In-between aural zone
Site-specific soundscape installation. The Media and the Senses Conference, Goldsmiths University of London, United Kingdom.
Considering our environment (space, things, and living beings) as vibrant matter (Bennett 2011), I inquired on the experience of sound waves into an experience of sonic space as vibration. From within sound materiality into space’s acoustics, I explored the idea of a resonant soundscape. The methodology embraced a process of field recordings of the site, an acoustic analysis of the space for performance, a sonic composition, a site-specific spatialisation and a public performance as an event or installation.
After exploring the site with field recordings, I undertook an accurate study and measurement of the acoustic space for the installation, analyzing its geometry and material properties, in order to find the space’s resonance frequencies. With this study, I explored modes to enquire the creative potential of frequencies and acoustics to build up a space for the experience of vibration. In the soundscape composition process, I integrated the field recordings to a multi-layered set of recorded sounds of digital and analogue synthesizers in order to reach specific frequencies, rhythms and acoustic effects, and to attune resonating cyclic fields between body and space. Drones and tones emerged from the amplification, transduction and recomposition of the site’s vibrations. This process allowed me to explore further relationships between frequencies, biorhythms, vibrations’ patterns and acoustics. The soundscape was then performed as a sound installation, spatialized in a site-specific relation to its acoustic space. The audience was invited to leave a feedback on the experience.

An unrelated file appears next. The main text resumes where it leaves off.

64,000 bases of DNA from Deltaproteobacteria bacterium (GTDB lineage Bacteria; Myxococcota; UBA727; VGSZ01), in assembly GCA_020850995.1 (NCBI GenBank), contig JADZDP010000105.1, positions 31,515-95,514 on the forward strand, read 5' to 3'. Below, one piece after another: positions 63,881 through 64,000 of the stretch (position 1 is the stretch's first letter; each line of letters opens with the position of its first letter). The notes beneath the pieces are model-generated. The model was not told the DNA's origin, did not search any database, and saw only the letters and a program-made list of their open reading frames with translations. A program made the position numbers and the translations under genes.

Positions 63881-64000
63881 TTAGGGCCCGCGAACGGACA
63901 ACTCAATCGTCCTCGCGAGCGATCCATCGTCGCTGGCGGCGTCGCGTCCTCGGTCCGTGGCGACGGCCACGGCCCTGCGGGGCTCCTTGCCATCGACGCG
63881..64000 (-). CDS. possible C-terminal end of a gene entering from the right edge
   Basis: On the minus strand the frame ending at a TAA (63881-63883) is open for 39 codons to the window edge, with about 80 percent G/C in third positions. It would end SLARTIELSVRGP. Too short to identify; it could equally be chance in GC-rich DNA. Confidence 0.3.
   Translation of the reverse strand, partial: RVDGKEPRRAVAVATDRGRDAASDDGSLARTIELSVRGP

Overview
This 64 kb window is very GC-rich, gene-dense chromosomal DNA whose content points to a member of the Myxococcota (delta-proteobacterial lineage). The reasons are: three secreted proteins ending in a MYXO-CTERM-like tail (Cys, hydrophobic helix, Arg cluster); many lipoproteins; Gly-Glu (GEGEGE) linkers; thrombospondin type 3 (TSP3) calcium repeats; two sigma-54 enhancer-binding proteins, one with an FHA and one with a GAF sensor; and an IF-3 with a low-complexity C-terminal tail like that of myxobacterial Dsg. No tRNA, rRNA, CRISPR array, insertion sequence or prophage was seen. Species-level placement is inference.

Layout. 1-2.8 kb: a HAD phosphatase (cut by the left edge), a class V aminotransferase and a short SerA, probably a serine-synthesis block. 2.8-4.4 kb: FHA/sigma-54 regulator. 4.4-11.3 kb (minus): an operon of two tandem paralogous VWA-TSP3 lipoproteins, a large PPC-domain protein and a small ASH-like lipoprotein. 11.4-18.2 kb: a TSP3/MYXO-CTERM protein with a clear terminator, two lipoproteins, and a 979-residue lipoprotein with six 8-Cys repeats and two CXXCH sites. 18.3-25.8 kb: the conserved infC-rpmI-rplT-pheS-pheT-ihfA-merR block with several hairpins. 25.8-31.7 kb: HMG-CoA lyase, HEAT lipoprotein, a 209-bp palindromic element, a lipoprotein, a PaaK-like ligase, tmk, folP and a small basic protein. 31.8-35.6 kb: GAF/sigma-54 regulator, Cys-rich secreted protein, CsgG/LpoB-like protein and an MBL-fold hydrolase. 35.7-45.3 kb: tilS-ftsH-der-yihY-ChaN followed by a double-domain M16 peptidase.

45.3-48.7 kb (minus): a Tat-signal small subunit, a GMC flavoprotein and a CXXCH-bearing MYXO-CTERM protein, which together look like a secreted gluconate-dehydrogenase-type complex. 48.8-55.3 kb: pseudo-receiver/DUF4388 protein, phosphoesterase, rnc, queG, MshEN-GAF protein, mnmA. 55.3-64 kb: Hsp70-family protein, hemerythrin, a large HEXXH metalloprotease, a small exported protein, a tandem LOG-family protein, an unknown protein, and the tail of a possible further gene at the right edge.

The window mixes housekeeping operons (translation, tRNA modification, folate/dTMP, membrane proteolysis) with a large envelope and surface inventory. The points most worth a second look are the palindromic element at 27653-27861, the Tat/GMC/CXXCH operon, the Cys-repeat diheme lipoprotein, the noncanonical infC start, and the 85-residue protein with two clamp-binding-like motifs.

As this soundscape experiment deals with sound waves of particular size, articulated in a particular dimension, it is not reproducible through audio documentation because the acoustic effects are gone. These effects could only be heard and felt in each specific site of the installation. Nevertheless, you may hear the soundscape here:
Recorded with DPA 4060 stereo omnidirectional microphones, electromagnetic stereo microphones and contact stereo microphones.
Audience's experience and feedback
It reminds me of a black hole for some reason.
Sounds like aircraft rumbles.
In the middle of the sea.
Moving through a space without time and references. The NOW. I love the birdsong! Not so keen of the rest I’m afraid!
I love infrasound.
I feel like I’m in the engine room of a boat.
I feel like I’m walking into a different dimension. Wombastic!
(C. Martinho, Vibrational Fields survey, May 5-6, 2011)